He added that research he co-authored this month in the Journal of the National Cancer Institute suggested that hospitalized COVID-19 patients with cancer had a sharply higher fatality rate than those without cancer.

"This is a very complex, evolving and difficult situation as we clearly need to protect vulnerable cancer patients from COVID-19," he said in comments to the Science Media Center.

Ongoing research has suggested pandemic lockdowns earlier this year saw a slump in emergency room visits for things like heart attacks and strokes, while world health bodies are alarmed by the impact on the fight against HIV, malaria and tuberculosis.

In a study published in August in the journal JAMA Network Open, researchers found the number of cancers diagnosed weekly in the United States fell by almost 50 percent during March and April compared to recent averages.

© 2020 AFP

©2020 GPlusMedia Inc.

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A lot of people think that cancer is a slowly progressing disease that let patients and doctors plenty of time to consider options for treatment and their advantages, this is not true. Doctors usually pressure the patients to decide and undergo treatment as soon as is possible, because even a day of delay may lower the chances of recovery.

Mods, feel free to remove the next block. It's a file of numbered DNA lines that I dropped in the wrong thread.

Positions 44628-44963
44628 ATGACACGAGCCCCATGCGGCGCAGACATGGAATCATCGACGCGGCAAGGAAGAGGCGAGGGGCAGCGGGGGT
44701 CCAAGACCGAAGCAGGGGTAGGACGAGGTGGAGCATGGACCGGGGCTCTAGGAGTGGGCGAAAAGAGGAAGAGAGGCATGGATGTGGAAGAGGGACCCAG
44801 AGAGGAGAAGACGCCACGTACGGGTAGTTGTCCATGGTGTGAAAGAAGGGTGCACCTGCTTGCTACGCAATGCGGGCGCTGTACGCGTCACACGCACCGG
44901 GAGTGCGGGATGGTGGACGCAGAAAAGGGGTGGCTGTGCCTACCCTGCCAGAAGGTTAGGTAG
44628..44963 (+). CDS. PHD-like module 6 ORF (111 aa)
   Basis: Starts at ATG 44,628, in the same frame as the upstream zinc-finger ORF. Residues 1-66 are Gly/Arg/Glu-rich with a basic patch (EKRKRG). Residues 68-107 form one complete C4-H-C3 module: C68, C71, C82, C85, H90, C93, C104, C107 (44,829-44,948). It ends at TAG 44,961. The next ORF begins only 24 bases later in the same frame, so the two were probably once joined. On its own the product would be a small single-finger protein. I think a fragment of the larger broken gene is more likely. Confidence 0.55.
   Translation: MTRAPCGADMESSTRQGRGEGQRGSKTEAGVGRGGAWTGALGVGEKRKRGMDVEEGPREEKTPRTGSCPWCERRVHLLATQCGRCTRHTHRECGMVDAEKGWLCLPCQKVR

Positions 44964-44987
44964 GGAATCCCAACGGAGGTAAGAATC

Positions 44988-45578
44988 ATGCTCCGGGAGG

This is part of the reasons why is so important to control the pandemic and the number of cases, so hospitals can remain free and patients can deal with every other health problems without worrying about getting infected. The pandemic can cause death rates to increase also indirectly because of delayed treatment or even immunizations, that can cause outbreaks of other serious diseases.

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The scary thing about Canada, my country, where this survey looked, are long wait periods for patients for surgery, usually months. For cancer, it averages over a month.

In Japan, I'm in and out of a clinic in an hour, without an appointment. My friends in Canada tell me they wait several hours. The system can't keep with the rapid population growth, especially in the cities. What's really scary is policymakers are vowing to inflate the population at an even higher rate. That will really put a strain on public health. No such problems in Japan, thank goodness!

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I became a cancer survivor this year from prostate cancer. Wan't detected until last year, lack of testing with the only option of removal. Caught earlier might have had other options. I have a da Vinci or robot op which was a better than the traditional surgery methods. I went home after 7 days. Extensive full body MRI's revealed that the cancer had not spread to other parts of my body.

From the time of my cancer discovery to having the operation and visiting three hospitals my treatment was excellent and I don't have a single complaint. I felt lucky to be in a country which have the necessary equipment, MRI, CT, robots for keyhole surgery and great people to do the job. My care from the doctors and nurses was amazing.

I had the great fortune to get everything done by February before the Covid-19 really hit and stopped many treatments and operations.

I still need hospital visits every three months for further testing.